Nicotine consumption: Smoking prevalence rates and cigarette consumption per capita. Data used is at a country level, US cities use state-level data. Source: World Health Organisation – Global Health Observatory, 2016; Center for Disease Control –State Tobacco Activities Tracking and Evaluation (STATE) System, 2018.

Alcohol consumption: Alcohol consumption in litres per capita. Data used is at a country level, US cities use state-level data. Source: World Health Organisation – Global Health Observatory, 2016; National Institute on Alcohol Abuse and Alcoholism – Surveillance Report, 2018.

Overwork Score

The percentage of the population working over 48 hours combined with the average commuting time in a city. The higher the score, the less a city overworks.

Percent of the population working over 48 hours: Country level data, US cities use state-level data. Source: International Labour Organisation – ILOSTAT, 2019; Bureau of Labor Statistics, 2018. Commuting time: City level average minutes commuting one-way. Source: US Census – American Fact Finder, 2019; INRIX – Global Traffic Scorecard, 2019; Numbeo, 2020; Various media sources.

Employment and Finances Score

The combined unemployment rate and monthly living costs in a city. The higher the score, the less financial and career stress experienced by residents. Financial and career stress is a factor which contributes to heightened stress and, by extension, a loss of sleep, with research showing that money worries correlate with sleep problems in older people.⁸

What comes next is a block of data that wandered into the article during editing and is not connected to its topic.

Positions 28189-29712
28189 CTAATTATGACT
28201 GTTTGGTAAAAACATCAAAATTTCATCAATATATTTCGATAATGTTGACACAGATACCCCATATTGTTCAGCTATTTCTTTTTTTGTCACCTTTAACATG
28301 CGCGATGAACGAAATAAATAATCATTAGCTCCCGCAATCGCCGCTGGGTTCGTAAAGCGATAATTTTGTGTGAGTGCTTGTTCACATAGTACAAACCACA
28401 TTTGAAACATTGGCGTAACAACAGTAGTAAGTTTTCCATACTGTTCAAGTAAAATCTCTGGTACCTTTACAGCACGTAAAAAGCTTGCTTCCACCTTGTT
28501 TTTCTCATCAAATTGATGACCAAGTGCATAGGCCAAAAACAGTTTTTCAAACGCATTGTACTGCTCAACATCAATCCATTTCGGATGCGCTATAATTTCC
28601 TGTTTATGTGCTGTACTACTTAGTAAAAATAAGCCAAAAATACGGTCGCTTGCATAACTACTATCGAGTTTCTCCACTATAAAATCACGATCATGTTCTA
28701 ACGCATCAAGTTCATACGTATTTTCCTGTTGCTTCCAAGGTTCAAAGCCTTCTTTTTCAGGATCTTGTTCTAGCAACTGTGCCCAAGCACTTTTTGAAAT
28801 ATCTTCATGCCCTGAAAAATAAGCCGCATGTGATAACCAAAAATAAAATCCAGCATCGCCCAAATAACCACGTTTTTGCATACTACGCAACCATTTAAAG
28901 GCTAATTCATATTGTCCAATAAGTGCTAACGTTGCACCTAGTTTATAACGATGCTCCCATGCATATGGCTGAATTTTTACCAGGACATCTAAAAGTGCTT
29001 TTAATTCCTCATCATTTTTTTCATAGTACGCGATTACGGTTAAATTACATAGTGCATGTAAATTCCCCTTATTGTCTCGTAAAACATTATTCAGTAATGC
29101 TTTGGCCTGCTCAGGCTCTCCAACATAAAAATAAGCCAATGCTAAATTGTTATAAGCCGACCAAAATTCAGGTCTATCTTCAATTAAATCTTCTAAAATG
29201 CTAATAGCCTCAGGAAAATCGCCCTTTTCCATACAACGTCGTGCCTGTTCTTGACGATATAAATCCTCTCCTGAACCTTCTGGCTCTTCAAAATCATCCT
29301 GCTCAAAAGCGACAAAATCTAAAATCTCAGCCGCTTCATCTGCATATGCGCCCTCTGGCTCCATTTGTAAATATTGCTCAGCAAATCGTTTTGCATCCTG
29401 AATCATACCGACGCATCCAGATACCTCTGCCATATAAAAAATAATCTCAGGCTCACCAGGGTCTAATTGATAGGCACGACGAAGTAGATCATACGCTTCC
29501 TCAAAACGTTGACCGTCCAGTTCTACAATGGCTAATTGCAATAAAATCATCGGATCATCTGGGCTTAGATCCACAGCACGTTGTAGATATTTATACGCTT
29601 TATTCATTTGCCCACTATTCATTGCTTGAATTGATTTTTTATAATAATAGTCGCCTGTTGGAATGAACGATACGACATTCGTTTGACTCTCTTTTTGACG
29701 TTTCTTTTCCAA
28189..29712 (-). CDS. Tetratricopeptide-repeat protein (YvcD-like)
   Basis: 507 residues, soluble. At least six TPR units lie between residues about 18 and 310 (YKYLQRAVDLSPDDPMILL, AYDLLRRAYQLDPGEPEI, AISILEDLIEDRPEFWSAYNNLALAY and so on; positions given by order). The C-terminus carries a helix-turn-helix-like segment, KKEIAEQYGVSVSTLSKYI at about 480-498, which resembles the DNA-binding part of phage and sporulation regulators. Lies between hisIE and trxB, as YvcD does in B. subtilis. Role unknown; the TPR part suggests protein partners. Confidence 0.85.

Unemployment rate: Harmonised unemployment figures for June, 2020. Metropolitan crude rates taken where available, otherwise regional data was used. In rare cases national data was used. Source: vital statistics departments, latest available data; International Monetary Fund - World Economic Outlook, 2020.

Affordability: Monthly living costs as a share of household income, after tax. A basket of estimated monthly costs includes: basic utilities costs, groceries, internet connection, leisure activities, clothes, and eating out. Source: OECD – Employment Database, 2018; Numbeo – Cost of Living Index, 2020.

Chronic Pain Score